Figure 1: Which of the four photographs corresponds to the left floorplan? The task requires careful and sophisticated human reasoning, unlike many other computer vision problems that only require instant human attention. This paper explores the potential of deep-neural networks in solving such a problem. The answer is C.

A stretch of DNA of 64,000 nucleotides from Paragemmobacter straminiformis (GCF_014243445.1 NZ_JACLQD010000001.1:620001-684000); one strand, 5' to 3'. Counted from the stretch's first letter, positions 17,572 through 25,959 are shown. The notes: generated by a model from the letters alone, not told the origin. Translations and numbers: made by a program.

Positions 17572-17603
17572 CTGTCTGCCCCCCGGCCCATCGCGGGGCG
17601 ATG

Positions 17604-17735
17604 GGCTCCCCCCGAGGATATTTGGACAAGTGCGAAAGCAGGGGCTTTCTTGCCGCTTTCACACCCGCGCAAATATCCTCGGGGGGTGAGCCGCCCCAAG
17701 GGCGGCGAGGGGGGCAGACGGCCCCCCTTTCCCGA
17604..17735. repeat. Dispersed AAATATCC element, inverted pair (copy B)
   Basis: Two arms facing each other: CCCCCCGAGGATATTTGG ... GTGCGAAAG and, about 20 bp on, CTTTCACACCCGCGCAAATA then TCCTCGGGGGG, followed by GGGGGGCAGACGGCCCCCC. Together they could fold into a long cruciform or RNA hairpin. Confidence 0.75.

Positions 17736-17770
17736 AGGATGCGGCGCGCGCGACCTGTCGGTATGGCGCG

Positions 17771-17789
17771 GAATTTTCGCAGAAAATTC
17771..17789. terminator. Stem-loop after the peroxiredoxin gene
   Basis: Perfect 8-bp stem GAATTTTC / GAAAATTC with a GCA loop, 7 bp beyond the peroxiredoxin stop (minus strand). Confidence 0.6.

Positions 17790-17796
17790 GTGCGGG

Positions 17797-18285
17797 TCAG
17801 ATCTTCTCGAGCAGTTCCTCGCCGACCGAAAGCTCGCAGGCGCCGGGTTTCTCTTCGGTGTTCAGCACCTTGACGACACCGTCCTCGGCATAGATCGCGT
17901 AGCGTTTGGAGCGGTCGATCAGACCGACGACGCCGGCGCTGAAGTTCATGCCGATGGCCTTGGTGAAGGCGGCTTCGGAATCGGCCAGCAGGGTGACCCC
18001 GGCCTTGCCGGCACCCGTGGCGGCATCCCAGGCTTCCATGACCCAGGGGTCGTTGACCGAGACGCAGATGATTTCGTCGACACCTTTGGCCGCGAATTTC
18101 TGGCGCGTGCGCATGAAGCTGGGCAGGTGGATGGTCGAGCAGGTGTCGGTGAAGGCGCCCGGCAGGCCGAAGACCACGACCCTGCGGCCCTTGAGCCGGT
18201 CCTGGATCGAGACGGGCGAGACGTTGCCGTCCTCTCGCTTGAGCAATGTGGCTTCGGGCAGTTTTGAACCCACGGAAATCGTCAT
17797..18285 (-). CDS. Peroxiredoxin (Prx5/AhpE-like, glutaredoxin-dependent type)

Inference of correspondences between images from different modalities is an extremely important perceptual ability that enables humans to understand and recognize cross-modal concepts. In this paper, we consider an instance of this problem that involves matching photographs of building interiors with their corresponding floorplan. This is a particularly challenging problem because a floorplan, as a stylized architectural drawing, is very different in appearance from a color photograph. Furthermore, individual photographs by themselves depict only a part of a floorplan (e.g., kitchen, bathroom, and living room). We propose the use of a number of different neural network architectures for this task, which are trained and evaluated on a novel large-scale dataset of 5 million floorplan images and 80 million associated photographs. Experimental evaluation reveals that our neural network architectures are able to identify visual cues that result in reliable matches across these two quite different modalities. In fact, the trained networks are able to even outperform human subjects in several challenging image matching problems. Our result implies that neural networks are effective at perceptual tasks that require long periods of reasoning even for humans to solve.